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Flaw in WPA2 protocol leaves Wi-Fi traffic open to eavesdropping

Level 1

Flaw in WPA2 protocol leaves Wi-Fi traffic open to eavesdropping.


US-CERT has become aware of several key management vulnerabilities in the 4-way handshake of the Wi-Fi Protected Access II (WPA2) security protocol. The impact of exploiting these vulnerabilities includes decryption, packet replay, TCP connection hijacking, HTTP content injection, and others. Note that as protocol-level issues, most or all correct implementations of the standard will be affected. The CERT/CC and the reporting researcher KU Leuven, will be publicly disclosing these vulnerabilities on 16 October 2017.
According to a researcher who has been briefed on the vulnerability, it works by exploiting a four-way handshake that's used to establish a key for encrypting traffic. During the third step, the key can be resent multiple times. When it's resent in certain ways, a cryptographic nonce can be reused in a way that completely undermines the encryption.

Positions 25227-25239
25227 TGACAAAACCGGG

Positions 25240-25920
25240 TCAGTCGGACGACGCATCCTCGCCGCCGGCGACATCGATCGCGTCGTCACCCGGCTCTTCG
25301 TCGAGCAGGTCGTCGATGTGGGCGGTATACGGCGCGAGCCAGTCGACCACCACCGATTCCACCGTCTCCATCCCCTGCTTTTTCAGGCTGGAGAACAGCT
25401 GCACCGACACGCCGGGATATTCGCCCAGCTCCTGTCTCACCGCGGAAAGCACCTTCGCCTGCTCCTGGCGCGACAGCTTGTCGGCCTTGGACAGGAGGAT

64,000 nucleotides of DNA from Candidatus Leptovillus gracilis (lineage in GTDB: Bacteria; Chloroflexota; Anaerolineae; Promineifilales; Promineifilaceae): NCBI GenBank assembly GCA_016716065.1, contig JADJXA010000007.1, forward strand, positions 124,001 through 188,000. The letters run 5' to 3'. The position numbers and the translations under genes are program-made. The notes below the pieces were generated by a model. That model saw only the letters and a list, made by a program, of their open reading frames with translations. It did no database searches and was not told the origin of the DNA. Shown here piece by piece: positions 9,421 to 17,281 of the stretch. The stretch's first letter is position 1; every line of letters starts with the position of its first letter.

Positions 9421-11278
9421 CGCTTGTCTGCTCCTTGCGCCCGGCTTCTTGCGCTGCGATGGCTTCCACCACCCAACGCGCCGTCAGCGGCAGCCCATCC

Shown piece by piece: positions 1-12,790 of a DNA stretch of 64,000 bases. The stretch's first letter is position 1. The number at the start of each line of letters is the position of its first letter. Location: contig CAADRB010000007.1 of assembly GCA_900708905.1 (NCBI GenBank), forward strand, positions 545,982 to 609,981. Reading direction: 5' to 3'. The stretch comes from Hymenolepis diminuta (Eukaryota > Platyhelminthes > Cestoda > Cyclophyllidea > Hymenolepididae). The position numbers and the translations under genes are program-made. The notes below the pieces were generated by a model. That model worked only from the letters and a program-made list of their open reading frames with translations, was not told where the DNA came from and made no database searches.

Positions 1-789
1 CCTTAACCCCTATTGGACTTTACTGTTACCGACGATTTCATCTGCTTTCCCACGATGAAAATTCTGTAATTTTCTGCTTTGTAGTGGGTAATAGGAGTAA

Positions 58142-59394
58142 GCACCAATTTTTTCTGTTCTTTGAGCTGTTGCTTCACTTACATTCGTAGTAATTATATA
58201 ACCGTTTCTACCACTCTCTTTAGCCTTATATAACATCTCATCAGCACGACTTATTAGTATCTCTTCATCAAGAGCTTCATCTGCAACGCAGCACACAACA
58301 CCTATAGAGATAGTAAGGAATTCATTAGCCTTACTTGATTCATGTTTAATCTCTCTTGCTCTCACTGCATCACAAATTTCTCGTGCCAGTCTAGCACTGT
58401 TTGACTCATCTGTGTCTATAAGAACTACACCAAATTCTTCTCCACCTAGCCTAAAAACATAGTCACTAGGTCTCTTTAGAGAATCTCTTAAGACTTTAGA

The vast majority of existing access points aren't likely to be patched quickly, and some may not be patched at all. If initial reports are accurate that encryption bypass exploits are easy and reliable in the WPA2 protocol, it's likely attackers will be able to eavesdrop on nearby Wi-Fi traffic as it passes between computers and access points. It might also mean it's possible to forge Dynamic Host Configuration Protocol settings, opening the door to hacks involving users' domain name service.


Anything to worry here or does the modem get updates automatically from Netgear?

Community Manager

Hi @Fink_Ployd,


The lastest update in regards to the modems we supply is in the below community link below.


In your post you talk about a Netgear modem which we don't actually supply. I have found a link to the Netgear website which will help you with any Netgear and WPA2 protocol issues (Krack WPA security issue).